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Durability of concretes exposed to high concentrations of CaCl2 and MgCl2.


ABSTRACT: In cold regions, calcium and magnesium chloride deicing salts damage concrete pavements due to the formation of certain deleterious chemical phases, including calcium oxychloride. While there is much research at a cement paste-scale, damage in concrete has been less studied. In this study, we evaluate concrete damage due to calcium and magnesium chloride and explain the roles of supplementary cementitious materials (SCM) replacement level, air entrainment, salt type, and exposure conditions in damage development. Various non-destructive test methods including bulk resistivity, mass change, and visual damage assessment were used to monitor the damage over time. Damage was reduced as the SCM replacement level and air content increased, regardless of exposure conditions. Bulk resistivity and visual assessment were promising indicators of damage. The product of 91-day bulk resistivity and the air content predicted concrete performance when exposed to concentrated deicing salts. Based on several criteria, mixtures with 20% fly ash replacement level or 35% slag mitigated damage significantly when the air content was greater than 5% by concrete volume. Damage mitigation mechanisms of SCM and air are discussed.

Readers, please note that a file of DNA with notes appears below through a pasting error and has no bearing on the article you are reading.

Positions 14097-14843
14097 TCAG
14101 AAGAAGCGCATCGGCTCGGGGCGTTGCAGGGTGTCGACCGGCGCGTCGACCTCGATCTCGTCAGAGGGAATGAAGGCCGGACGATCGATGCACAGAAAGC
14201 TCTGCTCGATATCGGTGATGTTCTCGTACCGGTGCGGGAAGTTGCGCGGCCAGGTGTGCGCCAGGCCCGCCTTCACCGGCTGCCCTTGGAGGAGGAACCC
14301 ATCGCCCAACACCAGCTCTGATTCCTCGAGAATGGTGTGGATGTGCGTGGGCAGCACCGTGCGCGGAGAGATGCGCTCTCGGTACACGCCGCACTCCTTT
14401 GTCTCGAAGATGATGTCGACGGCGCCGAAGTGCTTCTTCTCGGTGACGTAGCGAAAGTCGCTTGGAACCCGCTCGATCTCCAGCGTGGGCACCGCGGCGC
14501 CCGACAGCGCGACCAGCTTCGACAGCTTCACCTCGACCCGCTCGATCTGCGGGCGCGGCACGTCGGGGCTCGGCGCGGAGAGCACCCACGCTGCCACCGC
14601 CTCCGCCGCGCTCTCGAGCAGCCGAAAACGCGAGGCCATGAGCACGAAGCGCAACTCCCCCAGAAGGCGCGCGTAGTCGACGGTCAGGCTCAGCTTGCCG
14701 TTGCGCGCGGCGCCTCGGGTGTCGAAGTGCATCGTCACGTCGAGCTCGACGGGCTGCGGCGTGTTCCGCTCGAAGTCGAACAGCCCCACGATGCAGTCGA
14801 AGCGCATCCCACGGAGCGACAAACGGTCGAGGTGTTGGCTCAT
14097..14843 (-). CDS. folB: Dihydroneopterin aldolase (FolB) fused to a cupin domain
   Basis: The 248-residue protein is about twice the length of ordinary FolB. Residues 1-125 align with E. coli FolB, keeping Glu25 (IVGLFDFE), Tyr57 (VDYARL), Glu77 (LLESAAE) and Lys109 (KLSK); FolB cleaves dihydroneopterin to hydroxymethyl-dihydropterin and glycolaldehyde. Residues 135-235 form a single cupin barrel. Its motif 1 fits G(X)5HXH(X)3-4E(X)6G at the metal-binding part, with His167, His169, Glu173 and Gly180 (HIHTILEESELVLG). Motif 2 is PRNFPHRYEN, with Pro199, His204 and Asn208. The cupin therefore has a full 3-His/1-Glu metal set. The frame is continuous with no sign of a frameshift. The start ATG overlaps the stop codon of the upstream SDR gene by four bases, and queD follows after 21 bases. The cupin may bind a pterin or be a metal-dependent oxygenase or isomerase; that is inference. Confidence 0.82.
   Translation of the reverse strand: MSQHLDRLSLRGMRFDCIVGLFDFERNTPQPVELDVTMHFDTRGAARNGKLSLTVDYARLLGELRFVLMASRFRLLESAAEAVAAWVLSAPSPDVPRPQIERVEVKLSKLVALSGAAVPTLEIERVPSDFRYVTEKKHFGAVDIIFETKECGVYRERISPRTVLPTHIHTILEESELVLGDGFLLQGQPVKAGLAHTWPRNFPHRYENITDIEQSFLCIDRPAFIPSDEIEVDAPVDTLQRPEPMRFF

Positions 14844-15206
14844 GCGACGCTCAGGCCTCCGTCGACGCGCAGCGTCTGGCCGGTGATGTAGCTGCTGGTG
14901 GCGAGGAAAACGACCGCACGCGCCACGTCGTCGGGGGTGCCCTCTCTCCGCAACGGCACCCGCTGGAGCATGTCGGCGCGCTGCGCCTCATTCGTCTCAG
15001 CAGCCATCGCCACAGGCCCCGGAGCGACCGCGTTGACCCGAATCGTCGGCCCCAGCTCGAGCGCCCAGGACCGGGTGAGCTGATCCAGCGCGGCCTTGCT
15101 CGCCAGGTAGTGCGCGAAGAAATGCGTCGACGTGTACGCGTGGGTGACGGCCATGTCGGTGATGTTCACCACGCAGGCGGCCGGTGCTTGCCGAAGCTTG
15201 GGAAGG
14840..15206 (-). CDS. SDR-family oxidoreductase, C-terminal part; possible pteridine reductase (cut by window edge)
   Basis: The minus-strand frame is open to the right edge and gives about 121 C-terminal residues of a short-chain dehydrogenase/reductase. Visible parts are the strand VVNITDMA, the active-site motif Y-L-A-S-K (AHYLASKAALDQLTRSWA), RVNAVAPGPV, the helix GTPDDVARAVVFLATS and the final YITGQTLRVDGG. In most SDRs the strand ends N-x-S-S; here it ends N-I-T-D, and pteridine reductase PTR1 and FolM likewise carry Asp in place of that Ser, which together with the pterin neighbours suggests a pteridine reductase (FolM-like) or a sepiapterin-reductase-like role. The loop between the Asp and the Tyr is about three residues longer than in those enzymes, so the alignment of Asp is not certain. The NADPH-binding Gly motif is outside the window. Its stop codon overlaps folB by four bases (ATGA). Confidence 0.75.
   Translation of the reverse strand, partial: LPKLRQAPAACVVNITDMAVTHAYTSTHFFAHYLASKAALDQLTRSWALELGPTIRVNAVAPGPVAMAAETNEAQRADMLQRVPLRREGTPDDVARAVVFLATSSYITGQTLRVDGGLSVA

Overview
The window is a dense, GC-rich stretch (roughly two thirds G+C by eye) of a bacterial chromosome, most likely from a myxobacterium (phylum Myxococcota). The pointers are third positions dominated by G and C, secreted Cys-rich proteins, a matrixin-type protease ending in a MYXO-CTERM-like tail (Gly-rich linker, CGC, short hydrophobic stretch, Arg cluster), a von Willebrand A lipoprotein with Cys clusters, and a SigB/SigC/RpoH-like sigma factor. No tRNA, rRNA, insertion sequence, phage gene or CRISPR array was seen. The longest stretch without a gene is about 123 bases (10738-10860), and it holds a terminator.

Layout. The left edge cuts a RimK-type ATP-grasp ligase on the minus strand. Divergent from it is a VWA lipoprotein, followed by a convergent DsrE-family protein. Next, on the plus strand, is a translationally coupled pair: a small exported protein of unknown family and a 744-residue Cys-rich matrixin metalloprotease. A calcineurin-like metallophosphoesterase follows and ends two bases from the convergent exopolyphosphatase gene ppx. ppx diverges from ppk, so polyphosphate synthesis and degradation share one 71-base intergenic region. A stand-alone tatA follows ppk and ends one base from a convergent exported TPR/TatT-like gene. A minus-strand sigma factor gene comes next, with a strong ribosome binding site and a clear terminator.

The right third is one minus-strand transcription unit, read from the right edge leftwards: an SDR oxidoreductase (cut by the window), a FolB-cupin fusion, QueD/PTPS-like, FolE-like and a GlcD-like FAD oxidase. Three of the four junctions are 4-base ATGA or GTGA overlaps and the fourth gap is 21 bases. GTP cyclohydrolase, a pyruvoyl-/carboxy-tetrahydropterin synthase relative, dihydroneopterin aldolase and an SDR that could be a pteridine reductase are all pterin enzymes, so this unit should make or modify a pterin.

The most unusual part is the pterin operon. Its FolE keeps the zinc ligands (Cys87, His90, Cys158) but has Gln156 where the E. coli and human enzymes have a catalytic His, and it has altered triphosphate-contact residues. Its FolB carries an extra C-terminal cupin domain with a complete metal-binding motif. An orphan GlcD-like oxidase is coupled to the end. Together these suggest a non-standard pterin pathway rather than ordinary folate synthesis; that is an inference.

Supplementary information

The online version contains supplementary material available at 10.1617/s11527-022-01992-y.

PROVIDER: S-EPMC9243803 | BioStudies |

REPOSITORIES: biostudies

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